This writer once sat in on a broker recruitment meeting hosted by PaineWebber. The room had at least 100 prospective brokers (also known as account executives, financial advisers, financial consultants, stockbrokers, customer's men, or registered representatives). After a few cordial introductory comments, the recruitment officer asked the group how many of them would like to analyze stocks and make a career out of selecting stocks for their clients. Probably eighty percent of the people raised their hands. Then she said that those who raised their hands could go home because they didn't want stock pickers. They wanted sales people. She said they already had analysts. If they could see themselves as only salesmen or saleswomen, then the company might be interested in hiring them. She said the company would train them to be sales people.
This was a refreshing display of frankness, and it is typical of all mainline brokerages. It is not just a characteristic of PaineWebber. Brokers do not have time to analyze stocks. In fact, management does not want them to do so. They are in the business of contacting prospective clients, gathering assets, and selling. That means they will recommend mutual funds, insurance, and their house-brand products. When thy make a sale, they move on to the next prospect. Periodically, they will meet with clients to assess their level of satisfaction or to sell a product. If the client is not satisfied with performance, the broker will recommend a change. It has been shown repeatedly that brokerage house analysts tend to make many more buy than sell recommendations. Some believe it is because the brokerage firms have an underwriting or investment banking relationship with the firms being analyzed. Those firms often move their business to another investment banker if they get a bad review. Therefore, it is suggested by some that analysts are under pressure to give a glowing report of a client company's prospects. How does this play out in the performance of the investor's portfolio?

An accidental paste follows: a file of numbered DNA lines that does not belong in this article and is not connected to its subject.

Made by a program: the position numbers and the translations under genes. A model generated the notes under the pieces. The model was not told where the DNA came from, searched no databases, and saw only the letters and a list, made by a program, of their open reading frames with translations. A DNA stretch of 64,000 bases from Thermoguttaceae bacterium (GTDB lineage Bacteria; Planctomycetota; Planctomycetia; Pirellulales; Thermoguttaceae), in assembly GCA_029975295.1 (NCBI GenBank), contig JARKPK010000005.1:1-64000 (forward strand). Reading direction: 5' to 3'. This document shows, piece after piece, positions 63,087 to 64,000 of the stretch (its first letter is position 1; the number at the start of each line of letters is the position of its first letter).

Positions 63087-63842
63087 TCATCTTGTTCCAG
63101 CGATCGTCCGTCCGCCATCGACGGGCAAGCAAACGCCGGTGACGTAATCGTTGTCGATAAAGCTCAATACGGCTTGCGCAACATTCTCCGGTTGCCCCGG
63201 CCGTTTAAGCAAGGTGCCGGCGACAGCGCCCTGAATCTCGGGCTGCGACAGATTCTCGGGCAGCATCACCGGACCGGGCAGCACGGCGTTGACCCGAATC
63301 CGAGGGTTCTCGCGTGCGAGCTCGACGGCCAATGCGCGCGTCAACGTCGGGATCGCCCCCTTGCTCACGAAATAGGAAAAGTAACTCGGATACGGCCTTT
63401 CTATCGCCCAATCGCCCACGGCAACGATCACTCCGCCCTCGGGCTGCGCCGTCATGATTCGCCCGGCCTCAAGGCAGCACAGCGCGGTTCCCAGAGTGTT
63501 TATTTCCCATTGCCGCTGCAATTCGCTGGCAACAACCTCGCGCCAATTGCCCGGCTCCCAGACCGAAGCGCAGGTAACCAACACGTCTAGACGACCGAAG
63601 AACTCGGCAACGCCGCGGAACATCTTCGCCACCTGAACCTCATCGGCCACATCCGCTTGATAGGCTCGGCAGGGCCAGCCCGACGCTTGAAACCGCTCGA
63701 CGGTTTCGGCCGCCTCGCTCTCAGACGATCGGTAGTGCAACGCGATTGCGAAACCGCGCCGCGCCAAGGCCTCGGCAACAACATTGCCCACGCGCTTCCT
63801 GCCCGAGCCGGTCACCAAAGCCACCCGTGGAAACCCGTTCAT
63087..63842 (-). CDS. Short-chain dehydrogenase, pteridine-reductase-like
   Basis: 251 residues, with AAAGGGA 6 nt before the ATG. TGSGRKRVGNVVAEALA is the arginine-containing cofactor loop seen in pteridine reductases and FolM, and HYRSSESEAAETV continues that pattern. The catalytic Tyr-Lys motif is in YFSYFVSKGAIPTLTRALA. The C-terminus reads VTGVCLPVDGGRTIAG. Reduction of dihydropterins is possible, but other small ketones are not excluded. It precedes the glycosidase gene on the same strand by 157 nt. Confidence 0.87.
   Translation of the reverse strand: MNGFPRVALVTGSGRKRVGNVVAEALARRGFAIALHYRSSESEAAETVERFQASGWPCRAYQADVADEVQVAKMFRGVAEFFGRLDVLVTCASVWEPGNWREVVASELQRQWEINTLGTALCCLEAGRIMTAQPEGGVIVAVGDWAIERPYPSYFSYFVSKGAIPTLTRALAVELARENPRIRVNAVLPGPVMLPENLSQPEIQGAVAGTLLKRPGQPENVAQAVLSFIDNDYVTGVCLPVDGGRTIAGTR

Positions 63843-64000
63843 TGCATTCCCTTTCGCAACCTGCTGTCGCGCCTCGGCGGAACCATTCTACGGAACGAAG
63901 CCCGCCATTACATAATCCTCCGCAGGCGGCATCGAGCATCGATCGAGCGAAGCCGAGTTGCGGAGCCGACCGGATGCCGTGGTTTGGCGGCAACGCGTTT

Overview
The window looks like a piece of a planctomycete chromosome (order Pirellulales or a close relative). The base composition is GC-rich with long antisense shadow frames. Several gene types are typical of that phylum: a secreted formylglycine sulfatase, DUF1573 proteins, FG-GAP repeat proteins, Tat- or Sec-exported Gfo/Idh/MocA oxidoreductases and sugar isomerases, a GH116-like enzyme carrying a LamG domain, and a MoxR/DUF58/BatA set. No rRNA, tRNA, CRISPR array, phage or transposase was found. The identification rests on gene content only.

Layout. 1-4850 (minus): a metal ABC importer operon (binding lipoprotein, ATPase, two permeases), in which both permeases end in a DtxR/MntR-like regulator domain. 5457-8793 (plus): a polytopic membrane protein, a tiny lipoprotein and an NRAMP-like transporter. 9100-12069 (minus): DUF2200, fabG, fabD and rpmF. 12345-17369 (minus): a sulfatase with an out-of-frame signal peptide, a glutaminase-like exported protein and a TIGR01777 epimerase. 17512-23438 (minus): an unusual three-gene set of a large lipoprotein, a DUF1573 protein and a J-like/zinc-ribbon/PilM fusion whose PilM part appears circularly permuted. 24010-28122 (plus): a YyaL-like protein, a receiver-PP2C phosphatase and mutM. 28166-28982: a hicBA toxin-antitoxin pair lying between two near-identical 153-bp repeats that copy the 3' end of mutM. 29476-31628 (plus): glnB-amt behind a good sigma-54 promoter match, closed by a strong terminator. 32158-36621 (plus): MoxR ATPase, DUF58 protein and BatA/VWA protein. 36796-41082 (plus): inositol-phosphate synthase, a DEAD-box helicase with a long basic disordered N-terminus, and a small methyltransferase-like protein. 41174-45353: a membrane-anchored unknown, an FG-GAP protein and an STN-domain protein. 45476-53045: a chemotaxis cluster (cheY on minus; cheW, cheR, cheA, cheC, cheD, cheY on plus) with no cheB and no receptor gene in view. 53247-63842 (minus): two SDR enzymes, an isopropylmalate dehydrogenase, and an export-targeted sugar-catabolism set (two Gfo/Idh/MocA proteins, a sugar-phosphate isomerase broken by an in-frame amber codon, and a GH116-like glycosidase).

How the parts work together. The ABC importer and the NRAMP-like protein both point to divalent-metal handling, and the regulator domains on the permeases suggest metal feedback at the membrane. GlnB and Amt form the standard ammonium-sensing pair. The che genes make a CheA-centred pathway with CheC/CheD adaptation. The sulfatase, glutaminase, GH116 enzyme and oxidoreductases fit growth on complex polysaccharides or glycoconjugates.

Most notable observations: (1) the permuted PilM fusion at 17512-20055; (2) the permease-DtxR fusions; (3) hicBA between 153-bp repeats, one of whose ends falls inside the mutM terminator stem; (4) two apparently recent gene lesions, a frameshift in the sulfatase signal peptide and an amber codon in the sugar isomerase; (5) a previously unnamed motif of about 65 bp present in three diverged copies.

We are acquainted with one investor who had a position in Qualcomn. The price had run up to $100 (post splits) and had just started down. The individual was prepared to sell when the stock fell below its 50-day moving average. However, the brokerage firm analyst said that investors should buy more because the stock was cheap. A few weeks later the investor was preparing to sell again because the stock had continued to decline. Again, the analyst touted the stock in the media as an outstanding buy and said investors should keep holding. The same scenario was repeated again. Eventually the stock traded between $11 and $12. The investor lost about $800,000 on the position. He thinks that if he had made his own decisions and had not been confused by pronouncements from the analyst, he might have saved about $700,000. The analyst was later barred from the industry on conflict of interest charges.
Brokers and brokerage analysts are not all crooks. However, they are all busy doing what they were hired to do. The traders at stockdisciplines.com use brokers like anybody else who buys and sells in the market. However, our traders do not ask for advice from anyone. They place all their orders over the Internet and very rarely talk to a broker about anything. Because they make their own decisions, they almost never pay more than a $7 brokerage fee for a transaction (unless the trade has to be handled in a special way), regardless of the amount of money involved.
Good trading requires personal involvement in the selection and timing process. If you really care about your money, you must learn to make your own stock picks. Yes, it takes a little time to learn enough to do a decent job, but we are talking about the money it has taken a lifetime to save. Develop your own method for timing a purchase or sale. Define what will cause you to act or "pull the trigger." You cannot really "own" the contents of your portfolio until you own the process by which they were selected. When you know why you bought when you did, you will have much better insight about when to sell.
Dr. Winton Felt maintains a variety of free tutorials, stock alerts, and scanner results at www.stockdisciplines.com has a market review page at www.stockdisciplines.com/market-review has information and illustrations pertaining to pre-surge "setups" at www.stockdisciplines.com/stock-alerts and information and videos about volatility-adjusted stop losses at www.stockdisciplines.com/stop-losses